New Book: Who Is Truth?

Nearly two thousand years ago, Christ’s followers asked, “How can we know the way?” Christ’s reply was simple and profound: “I am the way, the truth, and the life” (John 14:6). What happens if we take this literally, rather than merely as a metaphor? How do our questions — and our faith — change when we think of truth as a living, breathing person instead of as a set of abstract ideas? The answer to this question is explored in a new book published by Verdand Press called Who Is Truth? Reframing our Questions for a Richer Faith.

Written by Jeffrey Thayne and Ed Gantt, the book is written for Latter-day Saints who wish to re-examine their faith in a way that strengthens their faith in the Restoration of the Gospel. The book explores how Western philosophical assumptions subtly bias the questions we ask about our faith, and how this sometimes fuels the “faith crises” that some members experience. Many of our questions may not have answers because they start with the wrong premises, like looking for the corner of a round room.

In contrast, Hebrew thought offers a glimpse into a worldview that raises altogether different questions, questions which are less biased towards doubt and which lean more towards fidelity to our covenants and to Christ. The books shares insights related to how we understand prophets, the Atonement, sin and repentance, the temple, and our relationship with Christ.

James Faulconer, a professor of philosophy at Brigham Young University and currently a fellow at the Wheatley Institution, wrote a Foreword for the book, in which he said, “Thayne and Gantt give us an overview of how thinking in a more ancient way changes … our understanding. In turn, that new understanding brightens and freshens the Gospel.”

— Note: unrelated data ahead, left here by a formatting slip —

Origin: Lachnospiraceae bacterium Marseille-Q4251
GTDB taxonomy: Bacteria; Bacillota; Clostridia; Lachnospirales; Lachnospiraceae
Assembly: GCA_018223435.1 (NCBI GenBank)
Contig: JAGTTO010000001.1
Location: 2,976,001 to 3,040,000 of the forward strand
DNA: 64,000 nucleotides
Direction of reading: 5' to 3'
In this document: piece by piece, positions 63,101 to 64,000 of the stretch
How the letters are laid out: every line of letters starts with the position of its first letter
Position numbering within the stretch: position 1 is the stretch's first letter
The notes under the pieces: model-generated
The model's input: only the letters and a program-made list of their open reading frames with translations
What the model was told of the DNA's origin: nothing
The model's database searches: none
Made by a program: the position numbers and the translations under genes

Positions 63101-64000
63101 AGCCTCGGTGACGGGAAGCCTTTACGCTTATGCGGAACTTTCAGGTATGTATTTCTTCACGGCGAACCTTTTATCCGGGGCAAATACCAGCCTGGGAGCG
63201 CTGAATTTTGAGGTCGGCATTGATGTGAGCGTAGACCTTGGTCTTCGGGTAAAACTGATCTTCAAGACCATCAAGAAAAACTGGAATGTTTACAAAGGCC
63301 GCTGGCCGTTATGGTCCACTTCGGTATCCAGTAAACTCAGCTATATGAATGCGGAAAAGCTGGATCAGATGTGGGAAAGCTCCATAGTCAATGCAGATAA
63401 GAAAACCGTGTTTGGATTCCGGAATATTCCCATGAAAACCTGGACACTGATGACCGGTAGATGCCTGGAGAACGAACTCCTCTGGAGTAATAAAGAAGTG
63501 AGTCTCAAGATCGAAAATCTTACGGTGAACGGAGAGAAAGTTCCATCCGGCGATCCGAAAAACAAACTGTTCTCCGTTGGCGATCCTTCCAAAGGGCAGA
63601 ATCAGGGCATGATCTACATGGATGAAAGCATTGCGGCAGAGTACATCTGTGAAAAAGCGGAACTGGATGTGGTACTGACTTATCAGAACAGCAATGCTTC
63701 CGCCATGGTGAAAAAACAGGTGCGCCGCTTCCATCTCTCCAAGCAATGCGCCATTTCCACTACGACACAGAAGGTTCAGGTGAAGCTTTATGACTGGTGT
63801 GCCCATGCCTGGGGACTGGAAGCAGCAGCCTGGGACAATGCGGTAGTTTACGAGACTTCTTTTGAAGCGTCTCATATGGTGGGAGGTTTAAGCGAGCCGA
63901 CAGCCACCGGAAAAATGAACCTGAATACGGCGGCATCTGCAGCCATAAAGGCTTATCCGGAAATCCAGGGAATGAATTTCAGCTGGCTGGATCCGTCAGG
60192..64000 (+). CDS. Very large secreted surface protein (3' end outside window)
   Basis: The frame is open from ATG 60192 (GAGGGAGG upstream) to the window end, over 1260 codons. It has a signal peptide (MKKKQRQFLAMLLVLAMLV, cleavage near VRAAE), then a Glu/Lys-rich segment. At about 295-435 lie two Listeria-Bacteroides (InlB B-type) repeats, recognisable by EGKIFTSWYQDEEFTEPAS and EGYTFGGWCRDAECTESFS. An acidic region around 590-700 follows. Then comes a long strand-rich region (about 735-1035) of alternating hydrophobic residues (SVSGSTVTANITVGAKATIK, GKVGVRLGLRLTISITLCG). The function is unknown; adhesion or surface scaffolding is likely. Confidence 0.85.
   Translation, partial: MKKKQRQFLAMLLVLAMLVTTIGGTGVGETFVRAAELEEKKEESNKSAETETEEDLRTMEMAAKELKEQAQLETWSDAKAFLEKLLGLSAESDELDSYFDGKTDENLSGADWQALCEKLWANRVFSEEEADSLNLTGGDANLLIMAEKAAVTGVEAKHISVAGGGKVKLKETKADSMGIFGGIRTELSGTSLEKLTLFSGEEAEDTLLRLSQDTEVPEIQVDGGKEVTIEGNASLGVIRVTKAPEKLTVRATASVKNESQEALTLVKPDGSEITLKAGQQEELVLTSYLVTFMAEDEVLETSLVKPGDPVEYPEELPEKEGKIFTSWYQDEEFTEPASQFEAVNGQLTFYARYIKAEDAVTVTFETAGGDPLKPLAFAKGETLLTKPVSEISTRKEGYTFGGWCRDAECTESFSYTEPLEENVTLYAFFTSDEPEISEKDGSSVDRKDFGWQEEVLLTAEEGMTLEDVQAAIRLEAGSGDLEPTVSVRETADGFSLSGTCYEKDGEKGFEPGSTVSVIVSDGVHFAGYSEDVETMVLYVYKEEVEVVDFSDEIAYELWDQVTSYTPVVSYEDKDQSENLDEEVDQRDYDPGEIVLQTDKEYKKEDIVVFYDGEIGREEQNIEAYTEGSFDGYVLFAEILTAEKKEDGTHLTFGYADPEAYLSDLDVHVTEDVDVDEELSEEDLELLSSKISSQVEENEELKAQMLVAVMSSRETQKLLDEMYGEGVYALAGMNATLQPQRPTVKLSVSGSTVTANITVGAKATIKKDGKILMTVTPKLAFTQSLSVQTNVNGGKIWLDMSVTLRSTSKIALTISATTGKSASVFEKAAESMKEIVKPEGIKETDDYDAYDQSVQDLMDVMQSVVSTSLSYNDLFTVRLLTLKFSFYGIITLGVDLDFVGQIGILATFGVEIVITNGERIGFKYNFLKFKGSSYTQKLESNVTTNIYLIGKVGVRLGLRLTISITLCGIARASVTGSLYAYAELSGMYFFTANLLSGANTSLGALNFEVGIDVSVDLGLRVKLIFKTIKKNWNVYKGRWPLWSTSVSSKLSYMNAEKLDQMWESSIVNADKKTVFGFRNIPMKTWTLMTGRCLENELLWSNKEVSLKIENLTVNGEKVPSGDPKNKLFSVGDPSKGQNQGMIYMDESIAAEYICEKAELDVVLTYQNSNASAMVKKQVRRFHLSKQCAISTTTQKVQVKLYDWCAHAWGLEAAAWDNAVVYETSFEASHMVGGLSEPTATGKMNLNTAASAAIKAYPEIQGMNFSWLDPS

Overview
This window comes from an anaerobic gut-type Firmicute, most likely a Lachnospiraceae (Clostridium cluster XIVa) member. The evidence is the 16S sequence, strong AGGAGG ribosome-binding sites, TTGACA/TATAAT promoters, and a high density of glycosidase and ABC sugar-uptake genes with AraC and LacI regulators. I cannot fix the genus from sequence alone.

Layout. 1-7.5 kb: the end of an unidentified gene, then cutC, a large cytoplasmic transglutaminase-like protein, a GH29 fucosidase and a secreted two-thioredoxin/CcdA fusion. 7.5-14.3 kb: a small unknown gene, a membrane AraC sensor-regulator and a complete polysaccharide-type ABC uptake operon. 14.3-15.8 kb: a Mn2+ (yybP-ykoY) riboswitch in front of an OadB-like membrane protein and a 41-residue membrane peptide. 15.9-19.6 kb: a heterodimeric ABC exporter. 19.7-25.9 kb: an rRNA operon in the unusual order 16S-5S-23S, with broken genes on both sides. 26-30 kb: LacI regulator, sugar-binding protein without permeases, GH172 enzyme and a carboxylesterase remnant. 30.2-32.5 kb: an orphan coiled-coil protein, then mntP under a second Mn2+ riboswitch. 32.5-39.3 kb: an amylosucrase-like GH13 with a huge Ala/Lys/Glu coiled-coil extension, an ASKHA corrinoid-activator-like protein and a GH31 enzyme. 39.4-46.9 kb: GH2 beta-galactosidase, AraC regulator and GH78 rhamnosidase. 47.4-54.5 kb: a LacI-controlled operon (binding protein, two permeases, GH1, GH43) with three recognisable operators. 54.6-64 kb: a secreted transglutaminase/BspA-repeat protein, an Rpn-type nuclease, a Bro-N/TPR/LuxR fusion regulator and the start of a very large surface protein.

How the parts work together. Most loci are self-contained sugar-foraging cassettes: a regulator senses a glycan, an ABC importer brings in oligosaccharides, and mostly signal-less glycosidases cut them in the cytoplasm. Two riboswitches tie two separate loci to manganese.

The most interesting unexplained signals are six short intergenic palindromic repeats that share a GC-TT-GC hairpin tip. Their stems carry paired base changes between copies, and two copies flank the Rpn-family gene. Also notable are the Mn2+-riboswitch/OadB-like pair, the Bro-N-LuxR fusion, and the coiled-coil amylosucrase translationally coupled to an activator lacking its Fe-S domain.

Who Is Truth? can be purchased as a paperback or as an ebook on Amazon.


3 thoughts on “New Book: Who Is Truth?

  1. How lovely. I’ll have to check it out (although my TBR pile is going to topple over an bury me any day now). Does it relate faith in more of an eastern way then?

  2. I haven’t finished it yet, but….

    The main theme seems to be Greek/Western thought versus Hebrew/Eastern thought.

    I like how the book uses “person-truth” to counter the problem of absolutism/perfectionism.

    Absolutism and perfectionism seem to be problems of the Greek/Western thought model (paradigm).

    Yet we humans are so imperfect and narrow-minded, and so varied ourselves, that we can’t comprehend how God’s perfections relate to our varied conditions and situations. So instead of focusing on the myriad ways in which “rules” apply to the very wide and varied conditions and people, the authors emphasize our _relationship_ to the _person_ of the Savior. And they extend that in analogies to called and authorized church leaders.

    I haven’t gotten far enouh into the book to see exactly where the authors are taking the reader. I may end up disagreeing with their destination/conclusion.

    But the book has a very interesting, and logical, take on the Savior’s invitation to “follow _me_”.

    I have long thought that the scriptures are more literal than most Christians, even most LDS, realize. The authors seem to back that up, using the Greek versus Hebrew worldview/thought-model to illustrate _how_ they are literal.

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